Which brings us to the latest effort: a few years after they were caught funding "dissident rap" in Cuba through USAID, it seems they're at it again, and with exactly the sort of ham-fisted corniness you'd expect from a bunch of middle aged conservatives sitting in Langley, Virginia.
Enter "Patria y Vida", a new song produced by some Cuban exiles about how "my people demand freedom". The video opens with an image of 19th century Cuban hero José Martí that burns away to reveal George Washington, another revolutionary. But don't worry, the FT assures us that it has caused "quite a stir".
Financial Times wrote:Dissident rappers trigger lyrical battle for Cuban hearts and minds
Communist government fires back at criticism with salsa counter-offensive
It is one of communist Cuba’s most hallowed slogans, deployed by Fidel Castro in the 1959 revolution and repeated countless times since: “Patria o Muerte” — Fatherland or Death.
So when a group of Cuban rappers, some living abroad, launched a lyrical challenge to the sacred phrase, subverting it to “Patria y Vida” — Fatherland and Life — and calling time on the revolution to a chorus of “It’s over”, the Havana government mobilised to defeat the insurgents, including with their own musical riposte.
The rap pulls no punches. The video opens with an image of 19th century Cuban hero José Martí that burns away to reveal George Washington, another revolutionary. “No more lies, my people demand freedom, no more doctrines,” run the lyrics.
“‘Fatherland and Life’ is a phrase of light, a phrase of rebirth,” Yotuel Romero, one of the rappers, told the Financial Times from Spain, where he spends part of his time. “Cubans who live abroad and those on the island have found hope in these words, hope for a prosperous Cuba . . . where we can live with our rights respected.”
“The song has definitely caused quite a stir,” said Ricardo Herrero, director of the Washington-based Cuba Study Group, which promotes US-Cuba dialogue. “It’s a very potent song with lyrics that have resonated with a lot of Cubans, particularly outside the island.”
Most of the musicians involved — Alexander Delgado and Randy Malcom from the reggaeton band Gente de Zona, singer-composer Descemer Bueno, as well as Yotuel — are Cuban exiles who until recently were regular visitors to Havana.
Two dissident rappers living on the island, El Funky and Maykel Osorbo, members of the San Isidro artistic collective, also feature. In November, San Isidro and its supporters gathered outside Cuba’s culture ministry to lead a rare public protest on the island after one of its members was imprisoned.
The rap furore comes at a sensitive time for Cuba’s communist government, which is struggling with serious food shortages and long queues for basic supplies. Pandemic restrictions and a tightening of the US embargo under the Trump administration have devastated tourism, an important source of dollars, and crimped the flow of remittances from overseas.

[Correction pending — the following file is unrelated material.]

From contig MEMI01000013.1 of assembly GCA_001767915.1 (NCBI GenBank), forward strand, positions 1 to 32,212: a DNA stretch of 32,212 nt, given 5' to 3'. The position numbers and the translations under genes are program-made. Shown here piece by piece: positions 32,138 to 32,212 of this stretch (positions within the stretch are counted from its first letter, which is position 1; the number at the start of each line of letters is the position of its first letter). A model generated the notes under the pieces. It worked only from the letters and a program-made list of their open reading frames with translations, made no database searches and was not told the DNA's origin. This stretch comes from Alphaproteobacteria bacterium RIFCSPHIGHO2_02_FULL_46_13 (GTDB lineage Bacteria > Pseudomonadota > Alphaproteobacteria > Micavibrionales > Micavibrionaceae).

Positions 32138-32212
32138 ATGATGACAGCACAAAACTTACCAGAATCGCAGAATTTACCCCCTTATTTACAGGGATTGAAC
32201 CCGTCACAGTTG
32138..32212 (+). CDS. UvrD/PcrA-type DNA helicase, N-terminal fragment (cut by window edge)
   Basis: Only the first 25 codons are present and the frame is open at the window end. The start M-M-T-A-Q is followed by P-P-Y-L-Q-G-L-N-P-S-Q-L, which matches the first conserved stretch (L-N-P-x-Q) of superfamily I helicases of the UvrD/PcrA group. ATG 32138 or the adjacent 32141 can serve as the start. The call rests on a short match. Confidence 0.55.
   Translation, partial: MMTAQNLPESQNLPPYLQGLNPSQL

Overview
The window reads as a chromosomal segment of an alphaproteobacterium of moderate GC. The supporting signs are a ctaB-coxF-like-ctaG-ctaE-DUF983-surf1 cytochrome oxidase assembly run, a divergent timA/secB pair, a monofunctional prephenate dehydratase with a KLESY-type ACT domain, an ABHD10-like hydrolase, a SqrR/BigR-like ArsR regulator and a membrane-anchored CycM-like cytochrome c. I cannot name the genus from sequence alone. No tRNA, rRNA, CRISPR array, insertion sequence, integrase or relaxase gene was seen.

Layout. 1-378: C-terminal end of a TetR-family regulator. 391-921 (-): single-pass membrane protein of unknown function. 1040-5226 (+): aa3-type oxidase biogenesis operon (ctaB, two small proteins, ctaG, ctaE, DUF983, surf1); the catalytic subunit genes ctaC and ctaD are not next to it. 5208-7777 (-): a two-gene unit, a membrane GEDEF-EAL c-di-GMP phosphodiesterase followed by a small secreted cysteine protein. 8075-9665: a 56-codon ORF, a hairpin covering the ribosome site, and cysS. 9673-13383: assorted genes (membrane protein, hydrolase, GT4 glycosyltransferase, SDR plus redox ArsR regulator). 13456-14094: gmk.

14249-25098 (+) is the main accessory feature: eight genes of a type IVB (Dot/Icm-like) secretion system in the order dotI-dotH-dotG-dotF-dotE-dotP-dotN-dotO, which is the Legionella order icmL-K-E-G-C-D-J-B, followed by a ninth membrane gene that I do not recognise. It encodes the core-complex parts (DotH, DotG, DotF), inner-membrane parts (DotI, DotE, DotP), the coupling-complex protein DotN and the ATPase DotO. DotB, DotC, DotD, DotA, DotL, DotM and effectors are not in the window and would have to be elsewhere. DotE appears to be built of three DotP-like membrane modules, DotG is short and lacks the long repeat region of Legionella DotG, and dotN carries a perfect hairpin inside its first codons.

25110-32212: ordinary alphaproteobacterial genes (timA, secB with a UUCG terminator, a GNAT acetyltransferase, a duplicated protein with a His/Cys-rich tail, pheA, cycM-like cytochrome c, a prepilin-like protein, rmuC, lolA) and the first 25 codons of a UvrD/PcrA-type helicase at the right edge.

Official Cuban media were quick to blast the rappers as US-loving traitors and mercenaries. President Miguel Díaz-Canel joined the attacks, tweeting: “#FatherlandorDeath shouted thousands last night . . . They tried to erase our slogan but Cuba has sent it viral #CubaViva”.
This week, the authorities unveiled a musical counterblast: the rather awkwardly titled “Patria o Muerte por la Vida” — Fatherland or Death for Life — featuring five officially sanctioned performers, led by songwriter Raúl Torres, singing a robust salsa rebuttal to the rappers against the backdrop of a Cuban flag.
“You can cash in by licking the arrogance of the empire,” go the lyrics, referring to the US. “You can cash in by singing that you’re against poverty from a satin sofa.”
So far, YouTube users seem to be siding with the rappers, who had almost 3m views as of March 5 compared with 670,000 for the regime-sanctioned retort.
Politicians abroad have weighed in too. Dita Charanzová, a Czech conservative in the European parliament, organised an internet seminar to support the rappers.
“Being Czech, the fight of Cubans for democracy reminds me a lot of our fight . . . against the communist regime,” she said. “Music and art played a fundamental part in the resistance.”
The increasingly bitter musical war reflects a move by a new generation of Trump-supporting Cuban-Americans in Miami such as Alex Otaola, a social media influencer and internet TV host. He has sought to ban from Miami Cuban or Cuban-American cultural figures interested in improving relations between the two countries, preferring a hardline boycott policy.
“Latin music is becoming ever more popular and Miami is at the centre,” said a western Cuban music promoter who asked not to be named. “At the same time there is this new and even more hostile atmosphere toward any reconciliation there with Cuba that is very hard to escape,” he said.
It is unclear whether the musical battle will resonate with ordinary Cubans, most of whom are preoccupied with a daily struggle to find food and basic goods.
Several who spoke to the FT by telephone said they knew of the issue due to the government response, but added that most people were staying at home to avoid coronavirus and there was little talk about it in food queues.
Yurislaidis Lopez, a 32-year-old living in Marianao, a working-class suburb outside Havana, was unmoved by the video and its anti-authority message. “I’m not sure what they do to other people, but in my neighbourhood the police keep us safe,” she said.
“What everyone is talking about where I live is that for the first time in years the man on a bike with a box of piglets on the back hasn’t arrived. We raise them for the new year.”